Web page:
They all hate me.

The results of HR’s 360 feedback report weighed heavily on William. The twelve marketing professionals he managed considered him a domineering, soulless grouch. He made them uncomfortable. They were afraid of him. He closed the email.

William sat in his office with the door shut for the rest of the afternoon watching emails appear that he did not open. Layoffs loomed. The 360 review was part of upper management’s decision making process. That morning, William had been certain he’d survive the cuts. He’d thought he was in line for a promotion. He was a decent man and good at his job. But now he felt himself trudging towards the firing squad. Since Sarah left him, he could barely afford the house and the alimony. If he lost his job, his Senior VP life would erode into that of a destitute beggar in a matter of days.

He opened the HR report again, scrolled to the anonymous quotes. “During meetings he isn’t fun. It would be nice if he showed a sense of humor.”

Since when do you have to be a comedian to manage email marketing campaigns?

He shut his computer down and packed his briefcase, stepped out of his office, and watched his team working silently in their cubicles. Before, he’d seen them as dedicated employees focused on their assignments. But now they looked like prisoners. Frozen, tense, captive. He waited for someone to ask why he was leaving at 3 o’clock, but no one dared.


William’s sighs echoed off the tall ceilings of his hollow living room. He sat in his recliner, the only piece of furniture Sarah hadn’t taken, haunted by a quote: “I think we’d all be better at our jobs if the work environment was a little looser. More like Jimmy Fallon.”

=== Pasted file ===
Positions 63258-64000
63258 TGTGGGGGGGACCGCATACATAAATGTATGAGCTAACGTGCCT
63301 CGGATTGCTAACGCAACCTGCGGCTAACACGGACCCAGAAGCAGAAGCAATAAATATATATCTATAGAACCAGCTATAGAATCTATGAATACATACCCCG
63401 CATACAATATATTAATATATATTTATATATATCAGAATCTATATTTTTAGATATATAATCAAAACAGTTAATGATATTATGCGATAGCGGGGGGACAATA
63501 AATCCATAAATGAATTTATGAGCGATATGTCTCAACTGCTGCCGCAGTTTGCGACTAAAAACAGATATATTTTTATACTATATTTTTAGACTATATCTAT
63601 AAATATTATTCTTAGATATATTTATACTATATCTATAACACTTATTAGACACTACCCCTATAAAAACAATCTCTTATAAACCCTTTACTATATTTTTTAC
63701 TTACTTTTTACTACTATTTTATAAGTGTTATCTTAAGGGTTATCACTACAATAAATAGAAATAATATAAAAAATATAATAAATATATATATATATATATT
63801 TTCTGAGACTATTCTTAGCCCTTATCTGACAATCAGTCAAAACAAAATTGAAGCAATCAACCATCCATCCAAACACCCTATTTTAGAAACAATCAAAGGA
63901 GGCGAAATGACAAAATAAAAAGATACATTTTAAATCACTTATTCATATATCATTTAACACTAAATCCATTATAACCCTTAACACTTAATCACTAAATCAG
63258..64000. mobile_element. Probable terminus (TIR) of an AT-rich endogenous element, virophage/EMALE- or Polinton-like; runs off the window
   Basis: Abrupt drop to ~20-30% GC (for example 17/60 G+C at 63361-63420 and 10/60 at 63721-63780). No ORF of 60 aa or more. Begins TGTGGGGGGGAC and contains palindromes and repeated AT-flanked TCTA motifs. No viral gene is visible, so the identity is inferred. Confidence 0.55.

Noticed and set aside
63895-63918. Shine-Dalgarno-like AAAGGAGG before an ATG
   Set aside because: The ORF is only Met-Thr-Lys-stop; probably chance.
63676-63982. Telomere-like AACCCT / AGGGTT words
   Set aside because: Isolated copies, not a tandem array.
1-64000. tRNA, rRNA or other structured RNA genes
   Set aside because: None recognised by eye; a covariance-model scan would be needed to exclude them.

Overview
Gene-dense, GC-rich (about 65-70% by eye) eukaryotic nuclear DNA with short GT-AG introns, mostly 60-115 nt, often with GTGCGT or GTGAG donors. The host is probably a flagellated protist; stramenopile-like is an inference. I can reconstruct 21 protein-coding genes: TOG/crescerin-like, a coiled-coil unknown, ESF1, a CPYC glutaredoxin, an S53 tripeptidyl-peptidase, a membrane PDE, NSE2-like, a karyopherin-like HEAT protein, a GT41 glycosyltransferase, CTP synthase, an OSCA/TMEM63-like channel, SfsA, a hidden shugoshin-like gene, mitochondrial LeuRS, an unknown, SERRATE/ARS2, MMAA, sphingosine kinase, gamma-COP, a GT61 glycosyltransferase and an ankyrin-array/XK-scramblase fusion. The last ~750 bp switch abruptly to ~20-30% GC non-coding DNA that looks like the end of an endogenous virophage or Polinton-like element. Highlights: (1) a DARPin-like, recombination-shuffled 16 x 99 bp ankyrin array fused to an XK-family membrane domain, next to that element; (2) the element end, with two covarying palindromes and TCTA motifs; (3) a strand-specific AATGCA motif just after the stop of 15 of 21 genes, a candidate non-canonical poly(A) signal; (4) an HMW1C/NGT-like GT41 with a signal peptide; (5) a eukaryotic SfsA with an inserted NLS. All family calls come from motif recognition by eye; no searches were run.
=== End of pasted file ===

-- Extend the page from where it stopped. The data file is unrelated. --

The team posted good numbers and the higher-ups seemed happy with them. But could they be performing even better? Was William’s stern personality holding the team back? The kickoff meeting with Nakahata International was on Friday. A major new account. William’s final test.

He turned on his television and watched Jimmy Fallon clips on YouTube. Jimmy was charming, engaged, enthusiastic. He slung jokes casually, always with himself as the butt. The guest was showcased and celebrated and if a gag was on anyone, it was on Jimmy.

William paused the clip and stood to look at himself in the one mirror Sarah had let him keep. “Your hair looks great, Becca,” he said in a gooey voice he’d never heard before. “What wig shop did you buy it at?” He frowned and sighed. Why did his attempt at humor come out so cruel? He rubbed his face, tried on a Jimmy smile reaching for mischief and glee. “That’s a great question you ask, John. Might I suggest you Google it before wasting our time?” He shook his head. “Google it,” he tried again, but it was still off. It had the rhythm of a joke, but William wasn’t sure what was supposed to be funny about it. Again he seemed vicious. His smile looked perverse.